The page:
he addition table in {\displaystyle \mathbb {Z} _{3}\oplus \mathbb {Z} _{3}} {\mathbb {Z}}_{{3}}\oplus {\mathbb {Z}}_{{3}}
(0,0) (0,1) (0,2)
(0,1) (0,2) (0,0)
(0,2) (0,0) (0,1)
(1,0) (1,1) (1,2)
(1,1) (1,2) (1,0)
(1,2) (1,0) (1,1)
(2,0) (2,1) (2,2)
(2,1) (2,2) (2,0)
(2,2) (2,0) (2,1)
(1,0) (1,1) (1,2)
(1,1) (1,2) (1,0)
(1,2) (1,0) (1,1)
(2,0) (2,1) (2,2)
(2,1) (2,2) (2,0)
(2,2) (2,0) (2,1)
(0,0) (0,1) (0,2)
(0,1) (0,2) (0,0)
(0,2) (0,0) (0,1)
(2,0) (2,1) (2,2)
(2,1) (2,2) (2,0)
(2,2) (2,0) (2,1)
(0,0) (0,1) (0,2)
(0,1) (0,2) (0,0)
(0,2) (0,0) (0,1)
(1,0) (1,1) (1,2)
(1,1) (1,2) (1,0)
(1,2) (1,0) (1,1)
Grid 2 - Generating a Sudoku
(0,0) (0,1) (0,2)
(1,0) (1,1) (1,2)
(2,0) (2,1) (2,2)
(1,0) (1,1) (1,2)
(2,0) (2,1) (2,2)
(0,0) (0,1) (0,2)
(2,0) (2,1) (2,2)
(0,0) (0,1) (0,2)
(1,0) (1,1) (1,2)
(0,1) (0,2) (0,0)
(1,1) (1,2) (1,0)
(2,1) (2,2) (2,0)
(1,1) (1,2) (1,0)
(2,1) (2,2) (2,0)
(0,1) (0,2) (0,0)
(2,1) (2,2) (2,0)
(0,1) (0,2) (0,0)
(1,1) (1,2) (1,0)
(0,2) (0,0) (0,1)
(1,2) (1,0) (1,1)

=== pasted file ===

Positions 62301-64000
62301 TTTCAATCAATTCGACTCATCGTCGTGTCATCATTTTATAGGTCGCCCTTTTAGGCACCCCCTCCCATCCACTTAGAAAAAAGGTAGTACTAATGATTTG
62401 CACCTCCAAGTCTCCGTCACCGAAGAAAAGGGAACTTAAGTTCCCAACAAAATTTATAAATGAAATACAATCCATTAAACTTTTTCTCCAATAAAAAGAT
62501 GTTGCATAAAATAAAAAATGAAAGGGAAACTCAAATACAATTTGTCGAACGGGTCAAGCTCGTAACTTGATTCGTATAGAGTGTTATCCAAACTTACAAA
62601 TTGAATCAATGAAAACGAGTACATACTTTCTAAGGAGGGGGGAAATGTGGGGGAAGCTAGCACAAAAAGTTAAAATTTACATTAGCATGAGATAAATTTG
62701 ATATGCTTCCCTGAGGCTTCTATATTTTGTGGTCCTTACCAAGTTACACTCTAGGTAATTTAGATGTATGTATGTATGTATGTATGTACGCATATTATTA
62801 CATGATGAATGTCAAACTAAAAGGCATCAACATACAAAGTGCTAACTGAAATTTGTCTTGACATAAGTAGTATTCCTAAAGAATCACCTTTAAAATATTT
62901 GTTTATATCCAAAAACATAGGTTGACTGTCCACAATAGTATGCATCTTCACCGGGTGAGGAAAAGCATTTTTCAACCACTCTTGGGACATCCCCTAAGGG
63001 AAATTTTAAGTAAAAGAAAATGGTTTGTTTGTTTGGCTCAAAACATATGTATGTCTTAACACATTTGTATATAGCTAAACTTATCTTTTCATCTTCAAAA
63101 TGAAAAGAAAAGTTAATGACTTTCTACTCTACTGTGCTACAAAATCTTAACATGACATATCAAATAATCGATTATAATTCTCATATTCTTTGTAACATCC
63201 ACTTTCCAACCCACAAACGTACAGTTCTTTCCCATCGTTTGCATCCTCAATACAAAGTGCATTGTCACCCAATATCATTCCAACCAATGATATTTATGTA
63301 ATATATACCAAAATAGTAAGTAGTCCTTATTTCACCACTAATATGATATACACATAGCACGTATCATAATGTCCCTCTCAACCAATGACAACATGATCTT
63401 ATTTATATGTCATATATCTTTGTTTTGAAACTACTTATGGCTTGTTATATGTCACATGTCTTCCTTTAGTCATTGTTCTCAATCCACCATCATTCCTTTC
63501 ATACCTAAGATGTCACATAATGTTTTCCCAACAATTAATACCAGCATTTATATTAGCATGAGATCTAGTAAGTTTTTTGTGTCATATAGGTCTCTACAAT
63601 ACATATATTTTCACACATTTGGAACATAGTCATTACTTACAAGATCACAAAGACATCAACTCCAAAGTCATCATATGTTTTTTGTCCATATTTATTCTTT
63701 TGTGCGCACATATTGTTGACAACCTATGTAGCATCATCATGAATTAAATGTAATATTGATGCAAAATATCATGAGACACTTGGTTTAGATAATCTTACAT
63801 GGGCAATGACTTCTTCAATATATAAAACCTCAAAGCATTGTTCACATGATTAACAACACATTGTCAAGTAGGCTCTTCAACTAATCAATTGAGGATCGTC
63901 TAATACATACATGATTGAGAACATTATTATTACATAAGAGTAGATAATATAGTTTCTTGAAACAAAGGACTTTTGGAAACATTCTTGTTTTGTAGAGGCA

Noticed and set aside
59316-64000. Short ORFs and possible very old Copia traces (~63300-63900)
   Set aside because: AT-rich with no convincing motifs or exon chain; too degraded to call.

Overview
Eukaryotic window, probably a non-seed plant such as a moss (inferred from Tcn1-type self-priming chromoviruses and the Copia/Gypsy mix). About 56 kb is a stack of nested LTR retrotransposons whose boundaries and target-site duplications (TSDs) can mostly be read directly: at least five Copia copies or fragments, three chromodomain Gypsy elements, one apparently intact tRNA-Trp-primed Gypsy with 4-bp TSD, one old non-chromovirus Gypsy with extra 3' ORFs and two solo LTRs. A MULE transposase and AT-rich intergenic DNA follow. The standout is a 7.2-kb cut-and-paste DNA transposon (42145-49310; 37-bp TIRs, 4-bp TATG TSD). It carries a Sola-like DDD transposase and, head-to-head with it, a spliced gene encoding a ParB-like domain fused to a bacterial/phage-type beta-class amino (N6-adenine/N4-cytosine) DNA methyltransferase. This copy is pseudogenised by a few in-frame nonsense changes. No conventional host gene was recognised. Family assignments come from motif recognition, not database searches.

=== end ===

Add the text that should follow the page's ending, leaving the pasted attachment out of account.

(2,2) (2,0) (2,1)
(1,2) (1,0) (1,1)
(2,2) (2,0) (2,1)
(0,2) (0,0) (0,1)
(2,2) (2,0) (2,1)
(0,2) (0,0) (0,1)
(1,2) (1,0) (1,1)
For this method to work, one generally does not need a product of two equally-sized groups. A so-called short exact sequence of finite groups of appropriate size already does the job. Try for example the group {\displaystyle \mathbb {Z} _{4}} {\mathbb {Z}}_{{4}} with quotient- and subgroup {\displaystyle \mathbb {Z} _{2}} \mathbb {Z} _{2}. It seems clear (already from enumeration arguments), that not all Sudokus can be generated this way.
Enumerating Sudoku solutions
The answer to the question 'How many Sudoku grids are there?' depends on the definition of when similar solutions are considered different.
Enumerating all possible Sudoku solutions
For the enumeration of all possible solutions, two solutions are considered distinct if any of their corresponding (81) cell values differ. Symmetry relations between similar solutions are ignored., e.g. the rotations of a solution are considered distinct. Symmetries play a significant role in the enumeration strategy, but not in the count of all possible solutions.